Christmas may be over, but local agencies that feed Wheeling's hungry, care for its sick and house those who have nowhere else to go are just now compiling their wish lists for the city's Community Development Block Grant program.
For city leaders, the coming decisions aren't about who's been naughty or nice, but how to have the most impact on the greatest possible number of people with an increasingly smaller pool of resources.
Non-profit organizations have until Feb. 7 to apply for a portion of Wheeling's CDBG allocation from the federal government for the 2014-15 fiscal year. The city received $1,156,000 this year - only 15 percent of which it may distribute to public service agencies.
Photo by Ian Hicks
Nancy Prager, director of Wheeling’s Economic and Community Development Department, reviews paperwork in her office at the City-County Building.
The city has seen a steady decline in its entitlement amount, to the tune of about $500,000 over the last three years. Officials were pleasantly surprised this year with a modest increase of about $34,000 over the previous year's allocation - but that was a one-time shot in the arm, the result of unspent disaster relief funds.
"We have really no idea what to expect" in 2014, said Nancy Prager, director of Wheeling's Economic and Community Development Department, which oversees the city's CDBG program.
As Wheeling's annual CDBG allocation has dwindled over time, so has the number of applications that cross Prager's desk each year.
In years past, it wasn't unusual for the city to receive more than 20 requests for funding, but Prager now expects to receive no more than seven or eight. With an increasingly smaller pool of funds to be distributed, many agencies have decided that applying for CDBG money isn't a productive way for their grant writers to spend their time, she said.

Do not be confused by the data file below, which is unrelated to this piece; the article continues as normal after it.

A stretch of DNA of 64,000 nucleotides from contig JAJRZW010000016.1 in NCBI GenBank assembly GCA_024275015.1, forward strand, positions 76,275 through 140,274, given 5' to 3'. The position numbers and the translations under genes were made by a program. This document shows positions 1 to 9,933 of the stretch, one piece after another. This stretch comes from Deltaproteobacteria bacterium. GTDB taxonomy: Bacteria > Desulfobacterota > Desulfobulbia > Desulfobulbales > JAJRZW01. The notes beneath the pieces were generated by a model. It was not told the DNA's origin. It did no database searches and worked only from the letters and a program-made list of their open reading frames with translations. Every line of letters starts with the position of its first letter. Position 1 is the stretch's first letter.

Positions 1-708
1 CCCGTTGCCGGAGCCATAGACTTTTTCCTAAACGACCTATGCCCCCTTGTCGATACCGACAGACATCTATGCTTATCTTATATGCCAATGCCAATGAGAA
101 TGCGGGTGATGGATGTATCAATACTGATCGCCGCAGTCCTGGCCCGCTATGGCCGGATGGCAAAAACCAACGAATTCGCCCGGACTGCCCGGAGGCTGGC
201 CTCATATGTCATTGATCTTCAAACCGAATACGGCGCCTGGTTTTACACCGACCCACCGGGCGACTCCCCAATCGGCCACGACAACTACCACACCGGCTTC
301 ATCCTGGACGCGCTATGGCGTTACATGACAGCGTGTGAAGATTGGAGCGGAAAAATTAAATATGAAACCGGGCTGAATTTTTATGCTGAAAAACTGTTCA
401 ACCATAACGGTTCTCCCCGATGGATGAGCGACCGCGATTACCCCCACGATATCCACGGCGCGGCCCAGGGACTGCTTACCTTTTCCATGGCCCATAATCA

That's not to say choosing who gets funded and who doesn't has become any easier. Even with drastically fewer applicants, the ratio of total funding requested to money available is "five to one, easily," Prager said, noting it comes down to choosing the programs that will have the most impact on the greatest number of people.
"It's a very difficult decision. It really is. ... Everybody's worthy," Prager said.
Wheeling's CDBG spending for public services in the current fiscal year includes $50,000 for directed police patrols in East Wheeling and on Wheeling Island, $33,000 for the city-owned Nelson Jordan Center recreation facility, $28,000 for Wheeling Health Right, $14,000 for the city Human Rights Commission, $5,000 each for the Soup Kitchen of Greater Wheeling and the Greater Wheeling Homeless Coalition and $4,250 for the Seeing Hand Association.
Prager said she was relieved when Congress earlier this month reached a two-year budget agreement, the first such measure in several years. At the very least, she said, that should mean the city will learn its entitlement amount by January or February.
Earlier this year, the budget impasse in Congress put City Council in the unusual position of having to pass a CDBG spending plan without knowing how much Wheeling would receive. The budget had to be approved in May to meet U.S. Department of Housing and Urban Development deadlines, but officials didn't learn the city's true allocation until June, less than a month before the fiscal year began.
Residents will have the opportunity to weigh in on the community needs they believe the CDBG program should address during a public hearing set for 5:30 p.m. Feb. 11 in council chambers on the first floor of the City-County Building.